April 13, 2015 - Marco Behler
Are you really sure what makes a programmer productive? Is it VIM instead of Emacs, the latest Haskell web framework or your favourite NoSQL database?
Sorry, but if you focus on tools, frameworks or even processes, you got it backwards! Real programmer productivity starts at the very beginning: Proper requirements.
Sure, the founder/product owner/team lead/name of the month must care to build something that a customer ultimately pays the company money for. But what about it from a developer’s view?
Ever been in the situation where someone shouts over the table: „Just start building XYZ right away, if any questions pop up, we will deal with them during development. We got a head start anyway“ ?
We call that: Start first, finish never. Nothing beats building something, where half of what you are building is actually still unclear.
Not surprisingly, not knowing 100% „what“ to do, leaks a lot into „when are you finished?“ „Oh, we just forgot this…and that!..And actually it should also be doing this! That point of the feature…dunno really?“
And how do you go about testing unclear requirements? This has nothing to do with your favourite BDD tool of the month, or your freaking out if someone does not always test first. (Even though we think there are some, let’s call them preferences, that make building software easier.).
If the input is unclear, tests are unclear and the output is even more unclear.
But the worst part is, that frequent unclear requirements are a sign. A sign that your business people are unsure of what your customers really want/need/pay for.
Unfortunately this also means, that a lot of the stuff you build is for the trash can. Nothing keeps programmer motivation and ultimately productivity higher than repeatedly baking bread and throwing it in the trash while it is still hot.
Now what exactly is a proper requirement? Is it a sentence that is written on an index card and starts with „as a user I want to be able to use my Asian CCB credit card?“. Nope.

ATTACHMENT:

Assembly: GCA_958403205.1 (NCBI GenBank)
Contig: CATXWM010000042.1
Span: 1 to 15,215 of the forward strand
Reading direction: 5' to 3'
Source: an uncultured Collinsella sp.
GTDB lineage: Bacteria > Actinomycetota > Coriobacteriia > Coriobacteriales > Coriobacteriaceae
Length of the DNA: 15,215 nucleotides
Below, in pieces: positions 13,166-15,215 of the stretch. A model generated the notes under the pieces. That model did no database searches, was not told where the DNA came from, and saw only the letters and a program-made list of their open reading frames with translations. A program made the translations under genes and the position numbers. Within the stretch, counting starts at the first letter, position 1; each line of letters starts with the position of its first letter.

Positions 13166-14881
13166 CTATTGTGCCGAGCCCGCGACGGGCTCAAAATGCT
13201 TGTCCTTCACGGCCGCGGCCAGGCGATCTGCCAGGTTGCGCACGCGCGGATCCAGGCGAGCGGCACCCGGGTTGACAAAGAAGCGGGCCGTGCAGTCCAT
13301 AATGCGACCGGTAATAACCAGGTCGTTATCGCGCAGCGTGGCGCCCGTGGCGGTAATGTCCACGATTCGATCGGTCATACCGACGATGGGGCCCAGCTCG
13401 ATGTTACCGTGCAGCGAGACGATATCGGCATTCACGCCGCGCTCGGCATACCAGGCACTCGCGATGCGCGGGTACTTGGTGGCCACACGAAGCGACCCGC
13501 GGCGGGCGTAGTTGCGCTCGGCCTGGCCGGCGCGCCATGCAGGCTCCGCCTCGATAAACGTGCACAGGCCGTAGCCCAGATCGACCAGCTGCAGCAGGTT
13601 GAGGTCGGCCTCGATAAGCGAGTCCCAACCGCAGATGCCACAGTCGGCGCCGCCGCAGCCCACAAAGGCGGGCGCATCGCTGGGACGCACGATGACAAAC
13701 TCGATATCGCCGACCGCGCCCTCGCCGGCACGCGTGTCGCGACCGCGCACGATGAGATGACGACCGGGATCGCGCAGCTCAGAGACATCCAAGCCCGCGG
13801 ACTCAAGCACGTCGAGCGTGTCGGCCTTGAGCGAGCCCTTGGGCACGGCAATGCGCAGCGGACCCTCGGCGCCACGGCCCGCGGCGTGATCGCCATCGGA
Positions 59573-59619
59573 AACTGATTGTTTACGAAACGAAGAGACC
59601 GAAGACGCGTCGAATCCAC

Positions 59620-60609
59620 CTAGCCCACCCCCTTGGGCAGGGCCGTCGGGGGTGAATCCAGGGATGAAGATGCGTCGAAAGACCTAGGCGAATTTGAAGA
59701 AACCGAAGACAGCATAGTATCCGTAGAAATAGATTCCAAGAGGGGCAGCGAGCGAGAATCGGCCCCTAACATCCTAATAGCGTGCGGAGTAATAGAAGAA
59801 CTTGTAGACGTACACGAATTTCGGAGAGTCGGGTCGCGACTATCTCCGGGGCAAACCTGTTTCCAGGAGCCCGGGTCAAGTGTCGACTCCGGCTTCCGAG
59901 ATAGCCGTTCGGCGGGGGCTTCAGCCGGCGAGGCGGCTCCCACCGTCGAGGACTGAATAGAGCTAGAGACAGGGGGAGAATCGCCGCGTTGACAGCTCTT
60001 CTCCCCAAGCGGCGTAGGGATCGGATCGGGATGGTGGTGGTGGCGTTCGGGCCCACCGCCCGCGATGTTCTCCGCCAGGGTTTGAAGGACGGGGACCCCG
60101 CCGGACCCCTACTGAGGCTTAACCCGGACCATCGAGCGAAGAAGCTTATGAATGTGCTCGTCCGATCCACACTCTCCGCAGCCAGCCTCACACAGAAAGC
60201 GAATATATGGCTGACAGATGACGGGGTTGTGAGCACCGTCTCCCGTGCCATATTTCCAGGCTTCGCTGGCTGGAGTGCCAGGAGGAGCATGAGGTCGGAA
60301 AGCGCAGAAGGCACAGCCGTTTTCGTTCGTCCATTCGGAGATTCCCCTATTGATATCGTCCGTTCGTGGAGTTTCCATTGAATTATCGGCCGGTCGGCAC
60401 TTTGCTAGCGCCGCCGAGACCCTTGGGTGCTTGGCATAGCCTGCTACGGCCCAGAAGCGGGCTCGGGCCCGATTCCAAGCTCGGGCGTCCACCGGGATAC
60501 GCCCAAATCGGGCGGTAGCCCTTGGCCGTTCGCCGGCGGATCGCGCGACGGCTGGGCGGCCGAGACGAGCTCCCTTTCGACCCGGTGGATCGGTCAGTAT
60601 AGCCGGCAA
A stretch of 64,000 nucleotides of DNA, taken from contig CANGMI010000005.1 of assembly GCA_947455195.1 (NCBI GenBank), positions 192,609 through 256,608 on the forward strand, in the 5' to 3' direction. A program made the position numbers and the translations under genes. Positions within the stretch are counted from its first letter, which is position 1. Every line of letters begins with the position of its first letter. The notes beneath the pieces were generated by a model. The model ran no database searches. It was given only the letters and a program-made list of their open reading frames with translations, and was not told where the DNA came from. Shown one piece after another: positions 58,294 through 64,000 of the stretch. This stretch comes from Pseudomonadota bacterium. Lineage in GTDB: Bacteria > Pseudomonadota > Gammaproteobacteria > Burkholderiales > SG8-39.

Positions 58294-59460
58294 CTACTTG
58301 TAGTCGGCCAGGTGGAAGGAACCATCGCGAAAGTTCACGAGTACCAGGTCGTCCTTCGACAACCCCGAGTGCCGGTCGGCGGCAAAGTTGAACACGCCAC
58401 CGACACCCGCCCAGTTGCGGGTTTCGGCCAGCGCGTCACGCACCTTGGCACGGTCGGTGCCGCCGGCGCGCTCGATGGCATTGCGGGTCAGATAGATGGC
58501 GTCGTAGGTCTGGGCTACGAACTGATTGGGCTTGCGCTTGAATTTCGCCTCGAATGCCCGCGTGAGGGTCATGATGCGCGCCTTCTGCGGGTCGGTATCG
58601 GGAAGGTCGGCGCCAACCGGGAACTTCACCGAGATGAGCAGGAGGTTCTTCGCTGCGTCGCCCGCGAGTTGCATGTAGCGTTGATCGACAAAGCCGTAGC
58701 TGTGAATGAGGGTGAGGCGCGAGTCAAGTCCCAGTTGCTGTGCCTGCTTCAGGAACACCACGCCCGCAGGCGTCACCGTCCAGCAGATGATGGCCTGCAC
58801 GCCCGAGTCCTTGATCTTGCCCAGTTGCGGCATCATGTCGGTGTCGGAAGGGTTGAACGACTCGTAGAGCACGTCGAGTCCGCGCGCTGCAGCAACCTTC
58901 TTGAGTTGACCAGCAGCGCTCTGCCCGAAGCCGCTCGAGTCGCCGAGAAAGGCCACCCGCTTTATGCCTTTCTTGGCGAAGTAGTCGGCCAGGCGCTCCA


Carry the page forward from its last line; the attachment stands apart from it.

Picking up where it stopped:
We actually came up with a fancy sounding process for generating and checking proper requirements. We will go into detail on the individual points in our next blog articles, but here’s the abstract spoiler for what a proper requirement is. (Oh, and we'll spice it up with real-life examples from the requirements engineering for the new BMW (car manufacturer) website a while ago.)
A proper requirement has (1) been worked out with business people AND programmers, with two-way street communication. It has (2) been repeatedly deconstructed. deconstructed. deconstructed. And it has (3) been defended, which includes what we call „angling“ and „skinning“.
Yes, in bigger organisations you most often have dedicated business analysts, whose sole job is to iron out detailed requirement specifications before they get passed to „implementation teams“. And in dreamland this all works flawlessly, and you just sit down and start coding, but in reality not so much.
Anyway, the smaller an organisation gets, the more a programmer becomes a hybrid. The founder might shout across the table: And you as a „programmer“ have to not only sort out the implementation, but also what the hell this is all about.
As much fun as it might be to read through he upgrade path of AngularJS 2.0 instead of accustoming yourself with your customers problem domain and requirements :
At the end of the day, as sad as it might seem, your technical skills, voice of frameworks or algorithms are only a part of your day-to-day job. And the basis for all development work is : proper requirements.
Next Step: Share your experiences in the comment section and stay tuned for the follow-up articles! If you want to be the first to get notified of upcoming goodies, join our newsletter!
(Update May 2015: Check out our related, upcoming book: Customer Requirements - Everything programmers need to know before writing code)